Lewis Stevenson signs new two-year contract at Hibs

Lewis Stevenson joined Hibs as a 14'year'old and has made 135 starts for six managers. Picture: SNS
Lewis Stevenson joined Hibs as a 14'year'old and has made 135 starts for six managers. Picture: SNS
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Amid the fluctuating fortunes of Hibs and the various managers who have roamed the dugout over the last eight years, Lewis Stevenson has remained a wholly reliable constant in the club’s recent history.

And, following yesterday’s news that the versatile defender had signed a new two-year contract, Stevenson’s service to the Leith outfit is on course to reach the rare milestone of a decade as a first-team player.

The 25-year-old Fifer made his debut under Tony Mowbray in a League Cup win at Ayr United in September 2005. And after 135 starts, six managers, 2007 League Cup final glory (a career highlight that saw him named man of the match against Kilmarnock), last season’s Scottish Cup humiliation to Hearts and dalliance with relegation, the 25-year-old has crammed a fair bit into his life with the club.

“I have enjoyed it. I’ve had ups and downs but, for the most part, I’ve enjoyed it,” said Stevenson, who is looking to make his 26th appearance of the season at Motherwell this evening.

“I’m delighted to stay longer at Hibs. It’s been good. I’ve been signing one-year deals, so it’s nice to have a two-year deal. It didn’t take much persuading to sign.

“It’s funny. I came when I was 14 and, if someone was to tell me I would still be playing here at 25, I would not have believed them. I’ll need to find a photo of when I first moved to see what I was like. “There is only Tam and Joyce McCourt [the Hibs husband-and-wife kit team] still here from when I first joined.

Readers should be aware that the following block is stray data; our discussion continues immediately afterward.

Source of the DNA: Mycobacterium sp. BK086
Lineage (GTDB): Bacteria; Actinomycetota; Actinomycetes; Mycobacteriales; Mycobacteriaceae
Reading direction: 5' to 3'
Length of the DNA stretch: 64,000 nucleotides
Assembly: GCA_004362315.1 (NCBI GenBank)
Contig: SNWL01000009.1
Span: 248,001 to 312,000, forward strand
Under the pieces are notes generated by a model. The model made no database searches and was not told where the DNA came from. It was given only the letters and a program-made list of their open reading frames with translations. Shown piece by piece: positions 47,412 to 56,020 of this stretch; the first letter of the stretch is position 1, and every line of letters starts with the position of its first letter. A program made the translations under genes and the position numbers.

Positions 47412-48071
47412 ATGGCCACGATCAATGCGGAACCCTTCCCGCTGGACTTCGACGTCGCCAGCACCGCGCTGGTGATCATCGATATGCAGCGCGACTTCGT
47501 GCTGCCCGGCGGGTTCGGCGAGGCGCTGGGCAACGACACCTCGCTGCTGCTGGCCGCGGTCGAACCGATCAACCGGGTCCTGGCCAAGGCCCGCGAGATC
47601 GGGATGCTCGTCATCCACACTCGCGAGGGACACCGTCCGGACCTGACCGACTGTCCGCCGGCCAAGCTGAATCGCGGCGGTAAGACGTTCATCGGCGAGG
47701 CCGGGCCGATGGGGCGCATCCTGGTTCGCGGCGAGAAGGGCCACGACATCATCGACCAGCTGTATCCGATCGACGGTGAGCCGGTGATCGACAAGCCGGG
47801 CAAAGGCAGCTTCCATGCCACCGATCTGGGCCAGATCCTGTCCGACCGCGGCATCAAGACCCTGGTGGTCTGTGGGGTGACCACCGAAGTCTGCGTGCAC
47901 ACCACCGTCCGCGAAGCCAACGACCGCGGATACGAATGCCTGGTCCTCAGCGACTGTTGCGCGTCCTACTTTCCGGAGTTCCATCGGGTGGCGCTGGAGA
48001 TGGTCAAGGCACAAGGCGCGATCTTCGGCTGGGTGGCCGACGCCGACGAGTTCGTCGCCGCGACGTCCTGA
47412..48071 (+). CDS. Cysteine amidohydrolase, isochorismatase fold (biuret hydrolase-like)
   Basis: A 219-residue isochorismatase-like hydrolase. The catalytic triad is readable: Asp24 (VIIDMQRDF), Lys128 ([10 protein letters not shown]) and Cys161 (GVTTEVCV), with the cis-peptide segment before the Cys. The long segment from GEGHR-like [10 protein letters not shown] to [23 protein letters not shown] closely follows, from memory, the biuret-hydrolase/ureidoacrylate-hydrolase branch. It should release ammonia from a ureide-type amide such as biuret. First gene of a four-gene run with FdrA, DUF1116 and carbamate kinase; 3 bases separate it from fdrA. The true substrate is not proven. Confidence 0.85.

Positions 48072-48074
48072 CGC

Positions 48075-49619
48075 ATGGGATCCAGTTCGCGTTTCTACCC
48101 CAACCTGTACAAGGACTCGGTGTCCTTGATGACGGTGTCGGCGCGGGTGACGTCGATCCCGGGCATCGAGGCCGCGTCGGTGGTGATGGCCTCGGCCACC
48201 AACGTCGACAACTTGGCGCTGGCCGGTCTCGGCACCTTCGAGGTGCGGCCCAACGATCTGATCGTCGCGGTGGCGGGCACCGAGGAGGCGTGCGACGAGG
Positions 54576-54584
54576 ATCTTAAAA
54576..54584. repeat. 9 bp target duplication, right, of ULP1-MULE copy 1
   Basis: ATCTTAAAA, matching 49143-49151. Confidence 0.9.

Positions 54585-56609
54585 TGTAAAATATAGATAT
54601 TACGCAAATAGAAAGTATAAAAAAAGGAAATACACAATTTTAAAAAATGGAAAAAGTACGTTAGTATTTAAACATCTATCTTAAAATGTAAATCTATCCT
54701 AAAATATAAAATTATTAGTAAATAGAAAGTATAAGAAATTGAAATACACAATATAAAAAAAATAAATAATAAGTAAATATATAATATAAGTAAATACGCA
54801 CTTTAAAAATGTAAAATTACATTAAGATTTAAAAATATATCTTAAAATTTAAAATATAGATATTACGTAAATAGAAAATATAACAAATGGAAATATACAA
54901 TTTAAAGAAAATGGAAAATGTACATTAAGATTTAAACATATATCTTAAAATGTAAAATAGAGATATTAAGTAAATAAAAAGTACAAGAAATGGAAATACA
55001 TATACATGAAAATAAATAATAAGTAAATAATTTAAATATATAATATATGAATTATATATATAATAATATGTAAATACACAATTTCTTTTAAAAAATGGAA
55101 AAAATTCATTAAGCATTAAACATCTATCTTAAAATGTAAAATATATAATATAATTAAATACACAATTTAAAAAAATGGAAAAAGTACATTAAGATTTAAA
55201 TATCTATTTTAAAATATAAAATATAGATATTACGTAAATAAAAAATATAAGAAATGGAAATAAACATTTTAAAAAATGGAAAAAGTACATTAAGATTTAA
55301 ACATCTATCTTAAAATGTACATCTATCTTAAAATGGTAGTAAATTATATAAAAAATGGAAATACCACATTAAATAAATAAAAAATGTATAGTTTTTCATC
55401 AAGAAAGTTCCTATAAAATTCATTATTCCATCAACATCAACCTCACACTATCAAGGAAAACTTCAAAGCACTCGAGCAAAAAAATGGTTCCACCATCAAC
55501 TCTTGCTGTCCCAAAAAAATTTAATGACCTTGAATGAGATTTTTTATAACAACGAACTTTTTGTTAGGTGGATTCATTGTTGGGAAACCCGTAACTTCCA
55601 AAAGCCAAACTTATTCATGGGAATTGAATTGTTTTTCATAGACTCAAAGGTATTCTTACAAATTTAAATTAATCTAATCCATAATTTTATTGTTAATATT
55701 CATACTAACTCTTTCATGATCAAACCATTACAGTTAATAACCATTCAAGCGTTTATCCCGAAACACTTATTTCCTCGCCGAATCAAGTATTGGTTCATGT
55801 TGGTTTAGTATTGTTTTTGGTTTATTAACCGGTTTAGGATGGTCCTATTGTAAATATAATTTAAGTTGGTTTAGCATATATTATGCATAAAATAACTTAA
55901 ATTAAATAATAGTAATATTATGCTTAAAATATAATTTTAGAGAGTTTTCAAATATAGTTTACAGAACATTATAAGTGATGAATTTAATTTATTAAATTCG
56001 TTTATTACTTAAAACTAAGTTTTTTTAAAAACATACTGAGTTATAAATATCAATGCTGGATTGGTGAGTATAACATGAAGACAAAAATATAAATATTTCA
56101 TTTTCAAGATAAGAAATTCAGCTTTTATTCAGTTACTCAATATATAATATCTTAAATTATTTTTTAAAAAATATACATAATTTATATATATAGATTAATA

“Hibs are part of my life now. When I first came, Hibs was just the team from over the water that you watched on the television a few times. A third of my life I’ve been signed on a contract with Hibs.

“I’ve settled in Edinburgh. I’ve been living here for three years now. Sometimes people think it’s better to leave Hibs, then they struggle to get another team.”

Asked if he considered that he would be eligible for a testimonial in 2015 if was to see out his new deal, modest Stevenson replied: “I can’t see me having a testimonial, even if I played 30 years. I’m not the type of person to get a testimonial.

“It’s nothing that’s really appealed to me. Maybe when I’m 35, not 25, I’ll start thinking about testimonials. If the club want to keep me, I would want to stay here as long as possible. Times can change and you never know what will happen. I’m delighted to be here and I’m happy to stay another two years.”

There were moments when Stevenson did not think his Hibs future looked so rosy, however, most notably during the 2009-10 campaign when he made just 12 appearances under then manager John Hughes.

He added: “There have been times in the past when I thought about leaving when I wasn’t playing. I must have signed a contract with every manager, which is strange. I’ve found myself out the team at times and had to prove myself. I’ve proved myself a few times now and that must be testament to myself.

“The club have treated me well over the years so, as soon as I was offered the new contract, I took it. It’s a big club and I don’t see any reason why I should move. You become a fan of the club. Even when you’re not playing. There is nothing more I want than the club to do well. I love the club, it means a lot to me and it always will.”

Hibs boss Pat Fenlon, who has previously admitted that leading goalscorer Leigh Griffith’s off-field antics have given him headaches, insists that quiet and unassuming Stevenson is a manager’s dream.

He said: “He comes in and does his work, you would not know he was there.

“But when he goes on to the park, you definitely knows he is around.

“He can go and play in so many positions for us as well, which is a boost when you don’t have a big squad. He is what you want. His attitude and desire to play at the same level is what you want.

“There is no managing Louey, he gets on with it and does his work.

“But I don’t think you would want a squad of Lewis’ because nobody would talk then. He says very little, as you all know.

“Squads are made up off all different types of character, but he is one that you could do with a few more of.”